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Chinese Spear Fishing

A man with a tri-pronged steel spear attached to a bamboo pole is looking intently down into the murky water of a heavily polluted canal. He is walking down the bank slowly, with absolute focus on something he saw flinch beneath the surface. He slowly raises the spear over his head and lets if fly into [...]

chinese-spear-fishing

A man with a tri-pronged steel spear attached to a bamboo pole is looking intently down into the murky water of a heavily polluted canal. He is walking down the bank slowly, with absolute focus on something he saw flinch beneath the surface. He slowly raises the spear over his head and lets if fly into the canal. Nothing. He pulls the spear up out of the water and walks on.

I follow him along this canal on the outskirts of Taizhou, in an area that is currently being completely redevelopment. On one side of this canal, new, towering, middle class high rises shoot up into the sky. On the other is an old, rural community of traditional brick style houses and people who ply their country’s old traditions seeming regardless of the construction projects hemming them in.

Spear fisherman in Nanjing

Spear fisherman in Nanjing

The spears that these fishermen use are incredibly simple. They are just long lengths of bamboo with a metal, multi-point spear attached to one end. On the opposite end a rope is tied, which the fisherman holds on to so he can throw the spear into the water and easily reel it back in.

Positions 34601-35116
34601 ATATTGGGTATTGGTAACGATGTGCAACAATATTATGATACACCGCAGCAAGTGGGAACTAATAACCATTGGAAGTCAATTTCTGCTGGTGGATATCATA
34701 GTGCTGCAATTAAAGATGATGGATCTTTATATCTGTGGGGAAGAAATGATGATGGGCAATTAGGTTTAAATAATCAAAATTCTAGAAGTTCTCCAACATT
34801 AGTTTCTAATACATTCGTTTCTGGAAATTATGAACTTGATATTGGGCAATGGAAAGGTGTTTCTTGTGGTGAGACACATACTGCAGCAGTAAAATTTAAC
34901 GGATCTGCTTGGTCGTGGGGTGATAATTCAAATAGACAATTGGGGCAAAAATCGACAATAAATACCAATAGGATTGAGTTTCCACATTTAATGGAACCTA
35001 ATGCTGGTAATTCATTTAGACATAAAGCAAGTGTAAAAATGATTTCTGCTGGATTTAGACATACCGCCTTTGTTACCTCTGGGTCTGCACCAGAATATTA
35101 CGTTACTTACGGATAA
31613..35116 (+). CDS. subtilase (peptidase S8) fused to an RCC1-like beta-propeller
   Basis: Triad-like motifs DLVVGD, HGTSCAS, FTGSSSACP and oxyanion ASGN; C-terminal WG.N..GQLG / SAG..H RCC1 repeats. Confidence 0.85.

I have yet to see one of these fishermen spear a fish, but as they keep at it I have to assume that they do skewer them occasionally. What puzzles me here is the fact that this particular canal is so thick with runoff and other pollutants that the surface is like a grey wall — i couldn’t see any distance beneath the surface. I had to wonder how these fishermen are able to find the fish to begin with. It’s clear from their actions that they are not throwing at random, so, somehow, they are able to see through the muck enough to identify the objects of their hunt.

I’ve been watching these spear fishermen for the past few months, checking out their equipment and technique. Their methods are completely at odds with life on one side of the canal, but on the other they are an inconspicuous part of the landscape. Looking out upon a scene of BMW cars and mid-range luxury homes interspersed with people fishing with iron age tools is the story of today’s China. This is a culture adept enough to use technologies, skills, and techniques of multiple eras interchangeably. This culture is nothing if not versatile.

spear-fishing-nanjing

Filed under: China, Fishing

About the Author:

Wade Shepard is the founder and editor of Vagabond Journey. He has been traveling the world since 1999, through 89 countries. He is the author of the book, Ghost Cities of China, and contributes to The Guardian, Forbes, Bloomberg, The Diplomat, the South China Morning Post, and other publications. has written 3465 posts on Vagabond Journey. Contact the author.

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